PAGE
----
Set in Lowell, Massachusetts, a city known primarily for its involvement in the inception of CVS pharmacies (yup, it all started here) and Moxie (the first soft drink to be mass produced, although it was started by Dr. Augustin Thompson as a patent medicine for nervousness and insomnia – just a quick bit of trivia), David O. Russell’s (“Three Kings,” “Flirting with Disaster”) critically-acclaimed “The Fighter” stars Mark Wahlberg and Christian Bale as Mickey Ward and Dicky Eklund – another hot commodity from Lowell. Born and raised in Massachusetts, alongside their unintentionally overbearing mother, Alice (Melissa Leo), and hard-assed father, George (Jack McGee), Mickey and Dickey have always wanted to be professional boxers, in fact, Eklund once had a promising career, which was ultimately tossed aside by his addiction to crack; a habit that has taken hold of Dickey, both professionally and personally. This leaves Micky a.k.a “Irish” with a hard decision; he must both dismiss his brother as his personal trainer and hire a Vegas fat cat to do the job, thus ignoring the very family values that the Wards hold sacred or continue to support his brother’s descend into addiction – a dark road that leads to imprisonment, painful withdrawal symptoms, and violence – which to date has only earned Micky the reputation as a stepping stone in the industry.
What’s interesting about “The Fighter” is that it’s more or less a combination of John G. Avildsen’s “Rocky” and Martin Scorsese’s “Raging Bull.” Not nearly as dark as the latter, though it borders on it at times, and less self-orientated than “Rocky,” focusing more on themes such as family, “The Fighter” is the perfect blend of satisfying drama and inspirational underdog story which never feels forced or cheesy – a feat to behold. Of course, there is more to the film than swift uppercuts and one-two punches, and most of it stems from a combination of Dicky’s heartbreaking story and the introduction of Charlene Fleming (an absorbed Amy Adams), an outsider who Micky befriends and falls in love with, to Alice’s strict family structure.
Fairly early in the film, Dicky explains the differences between Micky and his boxing technique – a scene that becomes a key point of characterization for both characters. Dicky is a slick fighter, worming around and cunningly throwing in a few slugs, “you have to tire out the other guy,” he explains. Whereas Micky is a tank: he lays down thunderous punches, mainly focusing on breaking his opponent’s protective stances with a hit to the torso followed by a hook right to the kisser – a method that he lives by. But life outside the ring is just as tumultuous as it inside it and both characters tackle their problems the same way. Dicky is fueled by his insecurities which are caused by a major controversy about whether or not his last major opponent actually slipped, contrary to the fact that Dicky was deemed the victor by knock-out. He resorts to the crack pipe, weaseling around the neighborhood, hiding his problems with a smile and the occasional wisecrack. Micky, however, though less charismatic, is strong-willed and independent. He attacks each problem directly and isn’t afraid to break out of the mold that his mother has created.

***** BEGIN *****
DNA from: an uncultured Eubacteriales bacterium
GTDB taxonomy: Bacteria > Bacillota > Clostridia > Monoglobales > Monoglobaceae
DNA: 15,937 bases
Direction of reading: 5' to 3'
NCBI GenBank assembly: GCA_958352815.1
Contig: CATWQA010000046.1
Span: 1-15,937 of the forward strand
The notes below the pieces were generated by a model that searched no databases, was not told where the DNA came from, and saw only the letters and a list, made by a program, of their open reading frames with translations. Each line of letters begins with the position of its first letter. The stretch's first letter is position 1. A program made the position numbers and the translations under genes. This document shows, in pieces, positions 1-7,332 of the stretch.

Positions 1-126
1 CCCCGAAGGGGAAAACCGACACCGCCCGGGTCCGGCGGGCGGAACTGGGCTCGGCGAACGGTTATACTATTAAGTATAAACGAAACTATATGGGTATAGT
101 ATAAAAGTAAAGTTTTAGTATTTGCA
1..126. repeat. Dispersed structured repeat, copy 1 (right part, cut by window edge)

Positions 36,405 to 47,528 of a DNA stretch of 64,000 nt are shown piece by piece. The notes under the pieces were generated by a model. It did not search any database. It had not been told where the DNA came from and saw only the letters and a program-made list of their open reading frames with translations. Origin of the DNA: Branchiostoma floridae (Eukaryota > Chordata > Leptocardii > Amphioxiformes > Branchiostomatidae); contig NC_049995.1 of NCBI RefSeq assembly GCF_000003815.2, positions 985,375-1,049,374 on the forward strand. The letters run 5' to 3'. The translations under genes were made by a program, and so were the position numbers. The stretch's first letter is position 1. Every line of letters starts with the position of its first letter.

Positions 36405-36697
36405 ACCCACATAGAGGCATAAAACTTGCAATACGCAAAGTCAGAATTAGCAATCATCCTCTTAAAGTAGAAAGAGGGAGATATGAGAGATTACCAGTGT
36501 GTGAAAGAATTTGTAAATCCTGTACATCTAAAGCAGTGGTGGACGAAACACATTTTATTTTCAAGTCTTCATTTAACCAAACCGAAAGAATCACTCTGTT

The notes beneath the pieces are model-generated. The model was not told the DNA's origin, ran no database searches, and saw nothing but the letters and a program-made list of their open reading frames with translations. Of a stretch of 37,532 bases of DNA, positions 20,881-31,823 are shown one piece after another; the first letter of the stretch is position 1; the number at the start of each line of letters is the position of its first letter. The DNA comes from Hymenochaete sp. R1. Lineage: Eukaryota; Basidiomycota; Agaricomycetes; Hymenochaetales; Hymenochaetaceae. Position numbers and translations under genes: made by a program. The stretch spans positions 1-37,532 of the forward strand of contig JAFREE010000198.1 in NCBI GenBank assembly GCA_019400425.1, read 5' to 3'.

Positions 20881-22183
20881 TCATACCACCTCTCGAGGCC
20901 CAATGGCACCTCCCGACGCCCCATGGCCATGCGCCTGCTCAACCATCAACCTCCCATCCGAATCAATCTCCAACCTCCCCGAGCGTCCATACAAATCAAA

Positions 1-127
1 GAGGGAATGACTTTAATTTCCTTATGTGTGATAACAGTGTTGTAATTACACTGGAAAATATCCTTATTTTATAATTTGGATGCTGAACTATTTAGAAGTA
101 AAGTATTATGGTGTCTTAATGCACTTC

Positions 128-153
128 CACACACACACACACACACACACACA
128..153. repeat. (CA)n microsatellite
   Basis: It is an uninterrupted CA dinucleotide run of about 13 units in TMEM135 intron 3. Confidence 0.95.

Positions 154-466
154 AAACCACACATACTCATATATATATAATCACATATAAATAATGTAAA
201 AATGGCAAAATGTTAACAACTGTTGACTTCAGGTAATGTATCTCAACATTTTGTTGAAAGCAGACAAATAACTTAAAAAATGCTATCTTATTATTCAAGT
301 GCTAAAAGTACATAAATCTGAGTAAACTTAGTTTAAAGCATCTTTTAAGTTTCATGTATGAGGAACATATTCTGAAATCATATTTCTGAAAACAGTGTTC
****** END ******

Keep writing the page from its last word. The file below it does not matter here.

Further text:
Alice and Charlene are the other perplexing duo – serving as female counterparts to Dicky and Micky. Alice is insecure in her own right and she exerts her demons by insulting Charlene, usually calling her a “college dropout,” although it is never necessarily explained whether or not Alice had even attended college, however, the “dead-end” nature of their section of Lowell alludes to the fact that she hasn’t. Charlene, on the other hand, is much more independent, in fact, there is no mention of her family; she’s a simple, foul-mouthed young woman. But before we write her up as the next Howard Roark (if you get the reference and post it in the comments section, I’ll respect you forever), Charlene eventually does become more focused on Micky’s dream, however, her overall character represents more of a free bird that mends to his broken wing and who allows him to soar to the top.
But beautifully sculptured characters are just one aspect of proper filmmaking – they have to be performed properly (although the screenplay by Scott Silver, Paul Tamasy, and Eric Johnson is excellent). Luckily, “The Fighter” has a plethora of mentionable performances. These include Adams, Leo, Wahlberg, and especially Bale, who must be commended for finally breaking past his stoic demeanor in the “Batman” series, and “Terminator: Salvation.” Saying that Bale will be nominated for this year’s “Best Supporting Actor” award at the Oscars isn’t a far fetch, in fact, it’d be surprising if he didn’t take home the prize; there hasn’t been a supporting performance this year that had just as much emotional range that Bale exemplifies as Dicky.
At first glance, “The Fighter” looks like a shameless cash-in: a cliché tale which conveniently doubles as Oscar bait, but sorting Russell’s latest in the same category would be a farce to good filmmaking. Additionally, the film is the perfect Christmas movie – a story about redemption and family that both men and women can enjoy. Mix in brilliant writing and immaculate performances and you get a film that burns brighter than any Yule log imaginable.